The peso emerged anew as one of the best performing currencies in the region for the second straight year, gaining more than five percent despite the onslaught of the COVID-19 pandemic.
The peso gained two pesos and centavos last year, closing at its strongest level in more than four years at 48 pesos and two centavos to the US dollar from the end- 2019 level of 50 pesos and 63 centavos. This was the strongest level for the peso since closing at 47.99 to the dollar on September 23, 2016.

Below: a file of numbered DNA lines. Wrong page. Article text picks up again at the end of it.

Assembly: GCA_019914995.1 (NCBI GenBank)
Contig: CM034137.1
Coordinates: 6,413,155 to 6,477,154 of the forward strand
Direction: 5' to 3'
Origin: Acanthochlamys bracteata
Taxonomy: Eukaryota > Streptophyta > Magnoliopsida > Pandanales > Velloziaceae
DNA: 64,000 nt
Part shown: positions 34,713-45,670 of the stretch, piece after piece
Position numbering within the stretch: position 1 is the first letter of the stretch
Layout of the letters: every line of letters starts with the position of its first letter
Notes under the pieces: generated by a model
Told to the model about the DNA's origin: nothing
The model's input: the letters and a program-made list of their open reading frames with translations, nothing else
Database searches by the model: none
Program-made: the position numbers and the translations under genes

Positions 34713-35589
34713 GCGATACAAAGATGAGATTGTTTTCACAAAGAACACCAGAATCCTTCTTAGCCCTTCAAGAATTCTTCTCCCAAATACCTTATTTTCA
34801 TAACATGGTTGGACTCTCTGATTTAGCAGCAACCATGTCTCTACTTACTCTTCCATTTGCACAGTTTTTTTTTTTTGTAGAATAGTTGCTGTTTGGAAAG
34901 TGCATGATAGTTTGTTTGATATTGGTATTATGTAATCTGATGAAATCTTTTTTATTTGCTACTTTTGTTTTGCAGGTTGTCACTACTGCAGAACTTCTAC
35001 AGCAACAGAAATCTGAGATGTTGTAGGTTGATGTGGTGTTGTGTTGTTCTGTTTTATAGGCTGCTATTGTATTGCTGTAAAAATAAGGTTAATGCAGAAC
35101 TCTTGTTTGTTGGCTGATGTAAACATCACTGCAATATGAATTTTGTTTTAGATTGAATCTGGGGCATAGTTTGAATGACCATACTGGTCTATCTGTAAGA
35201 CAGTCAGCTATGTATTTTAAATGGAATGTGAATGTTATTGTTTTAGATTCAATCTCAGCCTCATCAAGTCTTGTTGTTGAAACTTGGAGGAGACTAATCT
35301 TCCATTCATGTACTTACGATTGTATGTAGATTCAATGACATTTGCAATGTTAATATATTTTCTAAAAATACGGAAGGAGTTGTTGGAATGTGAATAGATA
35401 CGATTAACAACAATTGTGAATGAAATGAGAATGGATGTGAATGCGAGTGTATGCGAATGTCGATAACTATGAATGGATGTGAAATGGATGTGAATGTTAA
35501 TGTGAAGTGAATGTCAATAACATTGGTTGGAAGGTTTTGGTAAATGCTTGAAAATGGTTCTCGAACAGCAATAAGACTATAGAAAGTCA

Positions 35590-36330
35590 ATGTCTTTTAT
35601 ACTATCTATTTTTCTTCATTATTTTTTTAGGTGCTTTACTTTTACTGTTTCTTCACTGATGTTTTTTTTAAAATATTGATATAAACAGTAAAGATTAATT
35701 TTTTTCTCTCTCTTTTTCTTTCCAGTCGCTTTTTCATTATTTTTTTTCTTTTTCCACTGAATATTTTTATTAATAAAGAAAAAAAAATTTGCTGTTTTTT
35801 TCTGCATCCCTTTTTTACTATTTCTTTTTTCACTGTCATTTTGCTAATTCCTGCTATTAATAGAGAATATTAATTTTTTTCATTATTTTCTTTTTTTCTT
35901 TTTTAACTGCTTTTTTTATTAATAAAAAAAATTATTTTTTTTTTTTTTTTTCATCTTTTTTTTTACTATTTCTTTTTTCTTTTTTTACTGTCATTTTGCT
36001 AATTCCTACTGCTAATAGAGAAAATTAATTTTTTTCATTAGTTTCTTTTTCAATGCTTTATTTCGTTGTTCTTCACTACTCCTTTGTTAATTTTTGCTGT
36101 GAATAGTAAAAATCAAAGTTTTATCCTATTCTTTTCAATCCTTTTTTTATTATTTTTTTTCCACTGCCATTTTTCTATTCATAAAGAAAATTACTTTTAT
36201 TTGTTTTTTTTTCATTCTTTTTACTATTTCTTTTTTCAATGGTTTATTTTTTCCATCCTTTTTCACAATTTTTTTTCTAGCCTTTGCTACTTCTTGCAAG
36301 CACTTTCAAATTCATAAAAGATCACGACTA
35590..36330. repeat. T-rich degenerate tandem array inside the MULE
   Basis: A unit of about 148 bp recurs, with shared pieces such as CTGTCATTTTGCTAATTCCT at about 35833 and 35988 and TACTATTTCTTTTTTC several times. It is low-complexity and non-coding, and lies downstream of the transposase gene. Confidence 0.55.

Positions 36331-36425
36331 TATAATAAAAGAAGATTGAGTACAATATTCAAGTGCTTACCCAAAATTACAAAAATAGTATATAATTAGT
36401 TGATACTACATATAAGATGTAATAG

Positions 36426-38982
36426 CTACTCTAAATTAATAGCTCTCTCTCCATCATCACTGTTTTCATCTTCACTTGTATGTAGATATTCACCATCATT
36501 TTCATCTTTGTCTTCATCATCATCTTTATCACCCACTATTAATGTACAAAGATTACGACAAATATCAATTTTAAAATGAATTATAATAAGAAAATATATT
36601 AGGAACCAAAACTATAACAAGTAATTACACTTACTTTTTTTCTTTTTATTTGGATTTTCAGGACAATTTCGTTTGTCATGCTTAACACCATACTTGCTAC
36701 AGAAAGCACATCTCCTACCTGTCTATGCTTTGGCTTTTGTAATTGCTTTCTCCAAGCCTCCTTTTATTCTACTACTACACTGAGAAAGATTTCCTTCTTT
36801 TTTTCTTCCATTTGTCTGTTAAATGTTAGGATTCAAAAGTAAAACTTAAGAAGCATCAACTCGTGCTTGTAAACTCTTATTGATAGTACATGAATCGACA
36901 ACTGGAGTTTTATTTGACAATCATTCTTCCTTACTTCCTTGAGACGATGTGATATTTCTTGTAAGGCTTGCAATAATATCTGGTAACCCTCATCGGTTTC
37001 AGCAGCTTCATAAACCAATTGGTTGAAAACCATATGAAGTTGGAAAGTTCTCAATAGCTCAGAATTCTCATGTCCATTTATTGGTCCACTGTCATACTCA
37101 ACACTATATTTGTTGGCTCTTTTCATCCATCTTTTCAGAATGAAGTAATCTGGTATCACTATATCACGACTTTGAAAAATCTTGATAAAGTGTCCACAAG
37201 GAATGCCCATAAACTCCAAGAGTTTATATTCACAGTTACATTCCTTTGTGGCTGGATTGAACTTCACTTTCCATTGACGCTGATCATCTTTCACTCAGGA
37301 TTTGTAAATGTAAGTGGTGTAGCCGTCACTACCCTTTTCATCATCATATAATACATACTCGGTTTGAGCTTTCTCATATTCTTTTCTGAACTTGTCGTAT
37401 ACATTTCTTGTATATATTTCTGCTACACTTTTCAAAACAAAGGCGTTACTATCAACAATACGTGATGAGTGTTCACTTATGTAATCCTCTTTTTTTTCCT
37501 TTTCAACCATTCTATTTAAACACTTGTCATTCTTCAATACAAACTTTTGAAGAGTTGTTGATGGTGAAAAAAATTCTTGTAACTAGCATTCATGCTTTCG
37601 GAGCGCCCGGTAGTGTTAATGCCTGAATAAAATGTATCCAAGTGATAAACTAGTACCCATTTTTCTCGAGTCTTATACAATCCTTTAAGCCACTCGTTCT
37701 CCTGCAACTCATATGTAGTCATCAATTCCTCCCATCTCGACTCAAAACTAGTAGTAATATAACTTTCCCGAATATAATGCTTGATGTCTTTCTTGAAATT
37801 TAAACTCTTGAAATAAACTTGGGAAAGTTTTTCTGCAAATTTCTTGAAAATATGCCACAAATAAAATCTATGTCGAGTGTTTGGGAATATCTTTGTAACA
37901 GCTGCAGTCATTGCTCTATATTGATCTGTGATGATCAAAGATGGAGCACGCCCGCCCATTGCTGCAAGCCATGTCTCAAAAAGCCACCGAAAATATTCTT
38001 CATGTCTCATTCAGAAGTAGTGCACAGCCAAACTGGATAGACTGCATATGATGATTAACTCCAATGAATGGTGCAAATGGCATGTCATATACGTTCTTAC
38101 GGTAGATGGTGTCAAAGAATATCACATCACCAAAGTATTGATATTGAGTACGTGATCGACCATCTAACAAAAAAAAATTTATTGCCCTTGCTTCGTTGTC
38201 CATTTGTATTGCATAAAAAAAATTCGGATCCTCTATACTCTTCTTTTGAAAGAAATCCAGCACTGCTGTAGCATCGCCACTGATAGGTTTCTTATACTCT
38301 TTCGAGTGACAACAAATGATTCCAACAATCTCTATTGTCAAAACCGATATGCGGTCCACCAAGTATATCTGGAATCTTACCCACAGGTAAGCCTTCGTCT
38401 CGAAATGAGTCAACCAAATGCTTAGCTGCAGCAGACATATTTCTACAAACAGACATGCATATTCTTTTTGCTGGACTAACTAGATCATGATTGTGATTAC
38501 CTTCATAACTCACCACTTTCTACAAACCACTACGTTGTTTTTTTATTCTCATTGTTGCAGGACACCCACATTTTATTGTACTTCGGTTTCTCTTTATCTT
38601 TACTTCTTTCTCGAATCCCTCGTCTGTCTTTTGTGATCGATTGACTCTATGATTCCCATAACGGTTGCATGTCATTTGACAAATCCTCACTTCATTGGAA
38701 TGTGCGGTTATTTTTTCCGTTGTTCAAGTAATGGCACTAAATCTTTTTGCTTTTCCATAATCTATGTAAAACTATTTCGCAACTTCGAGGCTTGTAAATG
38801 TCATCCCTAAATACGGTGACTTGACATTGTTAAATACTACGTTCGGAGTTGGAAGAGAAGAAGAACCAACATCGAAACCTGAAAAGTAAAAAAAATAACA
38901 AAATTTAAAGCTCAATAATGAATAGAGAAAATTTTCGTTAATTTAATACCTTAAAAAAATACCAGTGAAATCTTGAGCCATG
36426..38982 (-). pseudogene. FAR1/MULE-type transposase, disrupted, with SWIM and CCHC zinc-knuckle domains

Ruben Carlo Asuncion, chief economist at Union Bank of the Philippines, attributed the strengthening of the peso to the collapse of imports due to the impact of the pandemic on global trade.
Security Bank chief economist Robert Dan Roces said the peso may weaken back to 50 pesos to the dollar by the end of this year on improved global trade translating to a wider trade deficit. Roces also cited the expansionary policy of US president-elect Joe Biden.